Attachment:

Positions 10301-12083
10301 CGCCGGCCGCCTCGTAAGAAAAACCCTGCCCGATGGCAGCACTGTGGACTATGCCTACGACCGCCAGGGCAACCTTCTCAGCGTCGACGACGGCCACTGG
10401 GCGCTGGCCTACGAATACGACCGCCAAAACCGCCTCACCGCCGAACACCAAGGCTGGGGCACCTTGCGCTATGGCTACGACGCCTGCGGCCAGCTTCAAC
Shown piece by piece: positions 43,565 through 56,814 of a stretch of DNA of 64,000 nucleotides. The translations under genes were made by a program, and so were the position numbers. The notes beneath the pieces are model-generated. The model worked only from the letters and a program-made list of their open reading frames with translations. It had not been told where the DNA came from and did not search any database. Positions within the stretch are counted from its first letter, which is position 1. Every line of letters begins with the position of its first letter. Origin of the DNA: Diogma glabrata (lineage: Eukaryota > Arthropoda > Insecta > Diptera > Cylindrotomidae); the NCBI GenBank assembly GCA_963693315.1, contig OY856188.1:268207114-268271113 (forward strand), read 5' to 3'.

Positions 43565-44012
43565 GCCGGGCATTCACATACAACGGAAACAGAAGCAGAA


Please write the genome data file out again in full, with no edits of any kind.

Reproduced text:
Positions 10301-12083
10301 CGCCGGCCGCCTCGTAAGAAAAACCCTGCCCGATGGCAGCACTGTGGACTATGCCTACGACCGCCAGGGCAACCTTCTCAGCGTCGACGACGGCCACTGG
10401 GCGCTGGCCTACGAATACGACCGCCAAAACCGCCTCACCGCCGAACACCAAGGCTGGGGCACCTTGCGCTATGGCTACGACGCCTGCGGCCAGCTTCAAC
Shown piece by piece: positions 43,565 through 56,814 of a stretch of DNA of 64,000 nucleotides. The translations under genes were made by a program, and so were the position numbers. The notes beneath the pieces are model-generated. The model worked only from the letters and a program-made list of their open reading frames with translations. It had not been told where the DNA came from and did not search any database. Positions within the stretch are counted from its first letter, which is position 1. Every line of letters begins with the position of its first letter. Origin of the DNA: Diogma glabrata (lineage: Eukaryota > Arthropoda > Insecta > Diptera > Cylindrotomidae); the NCBI GenBank assembly GCA_963693315.1, contig OY856188.1:268207114-268271113 (forward strand), read 5' to 3'.

Positions 43565-44012
43565 GCCGGGCATTCACATACAACGGAAACAGAAGCAGAA